Last Sunday, Myanmar submitted its first report to the International Court of Justice, elaborating on the measures it has taken to protect the Rohingya ethnic minority from genocide. The ICJ had issued a provisional order on Myanmar in January following a call to action made by The Gambia, urging Myanmar to take all necessary means to prevent genocide acts and incitement from happening.
In 2017, Myanmar’s military launched a clearance operation in the Rakhine state in response to an offensive attack by an armed Rohingya group. The violent aftermath that followed this crackdown has forced more than 750,000 Rohingya minority to flee to Bangladesh, languishing in squalid conditions in the world’s largest refugee camp. Another 600,000 Rohingya citizens still reside in the Southern area of Myanmar.
The ongoing crackdown of Myanmar’s security forces had led to mass killing, rape, torture, forced displacement, and other human rights violations, which the ICJ has cited as war crimes or crimes against humanity. Rohingya’s villager homes were ransacked and set on fire, which could be seen from the border in Bangladesh. Discrimination against the Rohingya, however, is not a new phenomenon. According to Aljazeera, “nearly all Rohingya have been denied citizenship since 1982, effectively rendering them stateless. They are denied freedom of movement and other basic rights.” The Rohingya have been described by United Nations Secretary-General Antonio Guterres as one of the most discriminated and persecuted populations in the world.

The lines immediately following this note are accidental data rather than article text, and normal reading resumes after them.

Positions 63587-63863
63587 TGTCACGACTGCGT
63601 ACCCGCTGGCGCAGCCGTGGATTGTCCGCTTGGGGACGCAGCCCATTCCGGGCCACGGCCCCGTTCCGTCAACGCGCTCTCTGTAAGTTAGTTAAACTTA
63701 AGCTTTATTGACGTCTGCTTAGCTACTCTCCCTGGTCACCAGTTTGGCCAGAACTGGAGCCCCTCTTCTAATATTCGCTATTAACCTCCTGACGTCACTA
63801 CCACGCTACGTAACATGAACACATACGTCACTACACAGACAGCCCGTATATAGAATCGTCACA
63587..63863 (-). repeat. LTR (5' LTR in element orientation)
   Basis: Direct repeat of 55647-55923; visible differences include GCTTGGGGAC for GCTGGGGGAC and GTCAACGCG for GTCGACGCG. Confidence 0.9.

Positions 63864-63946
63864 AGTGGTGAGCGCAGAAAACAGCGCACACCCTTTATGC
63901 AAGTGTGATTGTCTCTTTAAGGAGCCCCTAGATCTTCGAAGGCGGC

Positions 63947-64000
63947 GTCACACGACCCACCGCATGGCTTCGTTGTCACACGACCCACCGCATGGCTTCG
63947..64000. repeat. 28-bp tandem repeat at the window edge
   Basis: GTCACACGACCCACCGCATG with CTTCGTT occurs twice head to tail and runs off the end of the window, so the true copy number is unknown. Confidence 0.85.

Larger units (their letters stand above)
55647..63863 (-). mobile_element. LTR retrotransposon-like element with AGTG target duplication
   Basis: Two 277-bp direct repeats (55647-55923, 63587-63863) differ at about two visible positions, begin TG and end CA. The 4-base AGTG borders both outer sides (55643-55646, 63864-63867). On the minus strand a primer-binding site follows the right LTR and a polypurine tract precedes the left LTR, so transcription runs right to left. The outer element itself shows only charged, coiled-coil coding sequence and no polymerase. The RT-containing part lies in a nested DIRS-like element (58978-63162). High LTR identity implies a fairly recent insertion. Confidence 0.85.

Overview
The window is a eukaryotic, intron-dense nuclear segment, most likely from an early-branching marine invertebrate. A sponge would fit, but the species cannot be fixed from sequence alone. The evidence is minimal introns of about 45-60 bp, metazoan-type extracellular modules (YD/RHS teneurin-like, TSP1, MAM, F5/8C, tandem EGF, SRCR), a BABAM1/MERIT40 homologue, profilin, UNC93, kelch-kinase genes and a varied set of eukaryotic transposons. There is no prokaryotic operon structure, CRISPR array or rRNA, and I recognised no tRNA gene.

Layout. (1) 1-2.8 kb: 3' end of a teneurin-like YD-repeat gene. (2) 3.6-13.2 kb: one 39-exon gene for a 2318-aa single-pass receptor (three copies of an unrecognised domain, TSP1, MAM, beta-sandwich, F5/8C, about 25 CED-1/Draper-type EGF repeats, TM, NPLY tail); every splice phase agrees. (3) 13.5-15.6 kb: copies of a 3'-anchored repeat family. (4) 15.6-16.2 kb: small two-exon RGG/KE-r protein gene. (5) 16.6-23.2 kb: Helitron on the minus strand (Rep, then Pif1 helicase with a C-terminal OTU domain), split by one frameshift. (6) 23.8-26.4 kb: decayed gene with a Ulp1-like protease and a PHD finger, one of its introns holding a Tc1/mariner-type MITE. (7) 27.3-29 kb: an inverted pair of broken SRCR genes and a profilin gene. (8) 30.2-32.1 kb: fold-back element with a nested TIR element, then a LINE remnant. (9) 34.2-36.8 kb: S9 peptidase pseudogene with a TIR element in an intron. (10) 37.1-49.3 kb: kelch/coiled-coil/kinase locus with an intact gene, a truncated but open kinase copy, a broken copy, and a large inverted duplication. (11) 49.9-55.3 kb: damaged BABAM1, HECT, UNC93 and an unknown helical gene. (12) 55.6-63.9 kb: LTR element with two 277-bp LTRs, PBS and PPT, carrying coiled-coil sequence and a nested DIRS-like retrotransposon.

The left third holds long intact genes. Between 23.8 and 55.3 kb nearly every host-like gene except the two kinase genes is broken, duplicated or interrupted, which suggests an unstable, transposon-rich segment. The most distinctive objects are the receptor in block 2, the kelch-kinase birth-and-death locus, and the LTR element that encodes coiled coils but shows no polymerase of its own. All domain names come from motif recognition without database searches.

A UN investigator in Myanmar cited the risk posed by these acts of genocide, as they may exaggerate the lack of political accountability and government legitimacy in Myanmar. Myanmar’s government has made no attempt to take any further steps to improve the situation in Rakhine state. The country’s leader, Aung San Suu Kyi, has repeatedly rejected the allegation of genocide and war crime. According to Rohingya groups, “Myanmar has ignored the ICJ’s orders and the military is still committing atrocities in Rakhine state, where it is fighting ethnic Rakhine rebels.”
Although the first report from Myanmar regarding the Rohingyan genocide has been sent to the ICJ, many Rohingyans are urging the ICJ to put more pressure on the Myanmar government and force them to abide by the court’s order. In contrast, U.S. Ambassador-at-Large for War Crimes David Scheffer sees the first report from the Myanmar government as a milestone, stating that “the world should learn whether Myanmar not only is complying with an international order, but whether it has done so truthfully and without deception or obfuscation.” Myanmar’s government was further ordered by the ICJ to report consistently and to preserve any evidence of crimes carried out on Rohingya minority groups. Only time will tell if these new orders will be upheld.